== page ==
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4 Things You Can Outsource to Help You Fight Decision Fatigue What do Warren Buffett, Steve Jobs and Mark Zuckerberg have in common?

By Andrew Medal Edited by Dan Bova

Opinions expressed by Entrepreneur contributors are their own.


I'm a volunteer for The Last Mile, a nonprofit in which people visit prisons and teach inmates how to program, and I recently hung out at San Quentin Prison. Yes, the fellas much prefer computer programming to stamping license plates.

Anyway, Mark Zuckerberg taken part in the program, and I asked a few of the guys about him. They said he was really down to Earth and outgoing. They were surprised at how normal and cool he was. But one of the guys had to ask him what is what like to have $41 billion. Zuck wouldn't answer at first, because he said it wasn't about the money, but after asking a few more times, the guys said he kind of chuckled, joked and responded, "well, yeah, it's pretty cool."

The point of the story is this: Zuck has spoken ad nauseam about different ways he outsources menial daily decisions, from his wardrobe to his home AI, Jarvis. Seeing as how he's among the wealthiest people in the world, it's worthwhile to hear what he has to say about the decision fatigue fight.

Related: 5 Bad Habits You Must Change to Be More Productive

Not to mention, Tim Ferriss has been talking about outsourcing decisions since 2009. Steve Jobs, Warren Buffett and Jay-Z have also spoken about how they deal with decision fatigue. Here are some areas of your life you can outsource, and how.

1. Simple business decisions

I have a team of virtual assistants. I pay them $5 an hour. They handle many small and menial daily tasks, including all types of research, building potential customer databases and email outreach. I also hire my brother and mom to help with different tasks.

2. Clothes

What do Buffett, Jobs and Zuck have in common? They all consistently wore or wear the same outfit. Figuring out what to wear every day takes mental power, no matter how big or small it seems. What a waste of good brain energy. Personally, I like style, and don't want to wear the same variation of the same clothes every day.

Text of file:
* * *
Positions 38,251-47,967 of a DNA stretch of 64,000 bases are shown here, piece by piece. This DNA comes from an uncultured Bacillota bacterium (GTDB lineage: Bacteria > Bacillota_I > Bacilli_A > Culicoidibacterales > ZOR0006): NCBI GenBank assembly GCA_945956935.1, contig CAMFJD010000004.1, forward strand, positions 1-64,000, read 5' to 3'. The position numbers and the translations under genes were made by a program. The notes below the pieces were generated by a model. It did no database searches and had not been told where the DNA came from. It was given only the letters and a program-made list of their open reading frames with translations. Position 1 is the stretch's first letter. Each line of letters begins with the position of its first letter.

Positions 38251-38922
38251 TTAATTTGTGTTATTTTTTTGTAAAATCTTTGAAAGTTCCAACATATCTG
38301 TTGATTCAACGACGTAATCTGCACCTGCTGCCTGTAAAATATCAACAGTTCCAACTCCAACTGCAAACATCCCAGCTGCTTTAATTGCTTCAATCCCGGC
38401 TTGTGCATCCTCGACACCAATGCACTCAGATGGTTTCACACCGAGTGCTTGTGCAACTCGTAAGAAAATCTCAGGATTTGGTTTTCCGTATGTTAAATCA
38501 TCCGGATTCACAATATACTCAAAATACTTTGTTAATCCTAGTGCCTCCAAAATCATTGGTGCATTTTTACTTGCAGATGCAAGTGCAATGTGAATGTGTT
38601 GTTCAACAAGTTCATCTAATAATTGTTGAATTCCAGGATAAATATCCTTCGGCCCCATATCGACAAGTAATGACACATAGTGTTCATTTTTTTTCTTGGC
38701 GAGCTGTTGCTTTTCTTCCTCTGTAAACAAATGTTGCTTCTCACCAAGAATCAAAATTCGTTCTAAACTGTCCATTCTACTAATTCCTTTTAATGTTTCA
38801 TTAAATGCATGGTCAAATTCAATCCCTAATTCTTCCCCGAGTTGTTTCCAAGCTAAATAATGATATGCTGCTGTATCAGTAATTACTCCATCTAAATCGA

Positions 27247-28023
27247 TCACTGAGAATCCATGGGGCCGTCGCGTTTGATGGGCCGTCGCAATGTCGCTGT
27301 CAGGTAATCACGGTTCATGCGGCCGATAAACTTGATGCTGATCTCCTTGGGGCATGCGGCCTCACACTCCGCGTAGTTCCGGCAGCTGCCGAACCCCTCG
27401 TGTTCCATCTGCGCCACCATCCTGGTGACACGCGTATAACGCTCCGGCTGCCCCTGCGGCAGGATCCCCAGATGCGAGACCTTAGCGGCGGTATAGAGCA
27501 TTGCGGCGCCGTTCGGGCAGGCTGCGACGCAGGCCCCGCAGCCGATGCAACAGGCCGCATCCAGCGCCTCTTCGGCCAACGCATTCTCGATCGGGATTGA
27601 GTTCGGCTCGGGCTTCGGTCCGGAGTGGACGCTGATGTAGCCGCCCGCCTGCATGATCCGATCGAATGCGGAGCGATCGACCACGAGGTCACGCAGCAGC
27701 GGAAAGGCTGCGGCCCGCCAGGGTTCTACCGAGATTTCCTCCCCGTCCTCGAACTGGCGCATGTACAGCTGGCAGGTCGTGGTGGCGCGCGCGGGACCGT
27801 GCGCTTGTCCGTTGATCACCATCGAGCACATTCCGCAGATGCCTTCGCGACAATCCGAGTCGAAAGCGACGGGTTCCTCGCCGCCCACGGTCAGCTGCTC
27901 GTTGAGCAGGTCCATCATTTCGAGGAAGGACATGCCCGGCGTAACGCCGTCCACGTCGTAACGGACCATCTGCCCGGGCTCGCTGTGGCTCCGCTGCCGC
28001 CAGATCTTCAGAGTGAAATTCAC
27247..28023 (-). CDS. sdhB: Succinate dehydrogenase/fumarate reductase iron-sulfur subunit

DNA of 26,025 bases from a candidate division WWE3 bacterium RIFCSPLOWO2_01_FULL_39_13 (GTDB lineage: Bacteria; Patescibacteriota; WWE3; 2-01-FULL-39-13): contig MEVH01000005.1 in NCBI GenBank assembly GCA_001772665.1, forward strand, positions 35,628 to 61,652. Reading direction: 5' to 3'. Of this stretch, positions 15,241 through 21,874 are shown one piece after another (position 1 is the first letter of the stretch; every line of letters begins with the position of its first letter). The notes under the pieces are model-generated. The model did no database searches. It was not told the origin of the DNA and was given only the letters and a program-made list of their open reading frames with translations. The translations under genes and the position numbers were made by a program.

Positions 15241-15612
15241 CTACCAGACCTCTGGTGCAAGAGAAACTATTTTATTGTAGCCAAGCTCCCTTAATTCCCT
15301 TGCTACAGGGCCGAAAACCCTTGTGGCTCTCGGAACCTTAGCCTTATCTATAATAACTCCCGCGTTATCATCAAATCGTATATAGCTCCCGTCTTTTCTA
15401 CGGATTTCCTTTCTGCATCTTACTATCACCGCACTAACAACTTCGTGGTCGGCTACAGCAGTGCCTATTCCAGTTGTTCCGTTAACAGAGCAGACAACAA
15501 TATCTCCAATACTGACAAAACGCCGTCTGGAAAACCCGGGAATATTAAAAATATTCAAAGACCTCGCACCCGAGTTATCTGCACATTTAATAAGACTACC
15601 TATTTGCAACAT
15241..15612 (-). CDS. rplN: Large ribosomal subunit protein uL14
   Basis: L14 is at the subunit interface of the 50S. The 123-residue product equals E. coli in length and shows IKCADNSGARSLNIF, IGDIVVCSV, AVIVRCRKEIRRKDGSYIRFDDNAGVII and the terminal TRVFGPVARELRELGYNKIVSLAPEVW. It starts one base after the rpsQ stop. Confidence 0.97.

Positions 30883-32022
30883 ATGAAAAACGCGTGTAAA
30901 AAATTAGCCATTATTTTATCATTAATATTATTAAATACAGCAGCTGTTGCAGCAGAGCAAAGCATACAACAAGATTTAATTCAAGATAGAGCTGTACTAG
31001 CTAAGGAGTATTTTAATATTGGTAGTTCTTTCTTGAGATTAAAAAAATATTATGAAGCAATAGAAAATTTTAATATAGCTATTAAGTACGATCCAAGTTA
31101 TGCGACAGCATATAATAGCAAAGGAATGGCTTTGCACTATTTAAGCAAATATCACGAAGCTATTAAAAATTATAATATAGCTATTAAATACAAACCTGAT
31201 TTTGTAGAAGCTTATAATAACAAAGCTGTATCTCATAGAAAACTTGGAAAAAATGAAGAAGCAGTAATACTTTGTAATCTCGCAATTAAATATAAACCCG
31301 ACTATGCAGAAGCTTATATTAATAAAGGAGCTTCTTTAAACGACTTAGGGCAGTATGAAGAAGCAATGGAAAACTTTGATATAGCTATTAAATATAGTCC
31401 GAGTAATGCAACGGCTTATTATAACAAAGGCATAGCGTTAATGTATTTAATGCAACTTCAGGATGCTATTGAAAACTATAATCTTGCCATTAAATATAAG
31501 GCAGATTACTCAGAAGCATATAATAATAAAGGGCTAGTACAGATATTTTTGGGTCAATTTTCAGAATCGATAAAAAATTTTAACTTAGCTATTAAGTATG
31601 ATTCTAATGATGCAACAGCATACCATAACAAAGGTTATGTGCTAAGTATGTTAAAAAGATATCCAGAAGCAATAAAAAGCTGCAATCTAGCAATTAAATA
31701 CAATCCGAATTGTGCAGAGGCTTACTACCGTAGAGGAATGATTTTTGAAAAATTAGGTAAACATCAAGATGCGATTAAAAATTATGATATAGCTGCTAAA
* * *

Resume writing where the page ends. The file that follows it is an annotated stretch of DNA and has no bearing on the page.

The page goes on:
Related: 10 Things to Outsource to a Virtual Assistant

So what I do is have my normal weekday clothes that I have on rotation for while I'm working. If at some point, I need to leave for a meeting or whatever, I'll change into a new set of clothes. But 90 percent of the time during the week, I'll wear the same set of clothes. It drastically cuts down on my morning decisions, which is a peak performance time for me to deal with more important things.

3. Food

I just got on the meal prep train. And, OMG Becky, it has changed my life. This was my routine before meal prep (and, of course, when my lovely girlfriend wasn't cooking): open the refrigerator, move some stuff around, go past the soda, the purple stuff, slide the Sunny D, close the refrigerator and repeat the process for an hour straight.

Now, I go into the refrigerator and shuffle through pre-cooked meals such as:

  • Mustard and fresh herb roasted center pork loin, with sweet potato mash and apricot chili
  • Cumin salmon and eggplant blend
  • Grass-fed steak and green beans with parsnip puree and béarnaise sauce

4. Workouts

I train CrossFit and do Muay Thai. I love both because they keep me strong, fast and athletic. I love the mental strength both take. Another added value to my mental game is that any time I step into the CrossFit gym or the Muay Thai studio, I have a coach that has already designed that day's workout plan.

Related: 5 Entrepreneurial Shoves to Push You Forward

I don't have to walk around a regular gym with my fanny pack and scrunchy socks trying to figure out what "body part" I should work on before doing the same bicep curls for five minutes and bench press for three sets before moving on to the elliptical. My workout is planned and the time is set. I go, train hard then leave. Simple. My brain and body are grateful.

Many people are worried about robots taking over our lives (#Robotageddon), while I'm over here like, "damn, when are these robots going to start taking over our lives and decisions, so I can focus on the fun and important things I want to do!" So, if you see me on the street eating a bowl of cumin salmon and parsnips, wearing the same thing as I did yesterday, doing tae bo karate kicks, you'll know why.

Andrew Medal

Entrepreneur & Angel Investor

Andrew Medal is the founder of The Paper Chase, which is a bi-weekly newsletter. He is an entrepreneur and angel investor.

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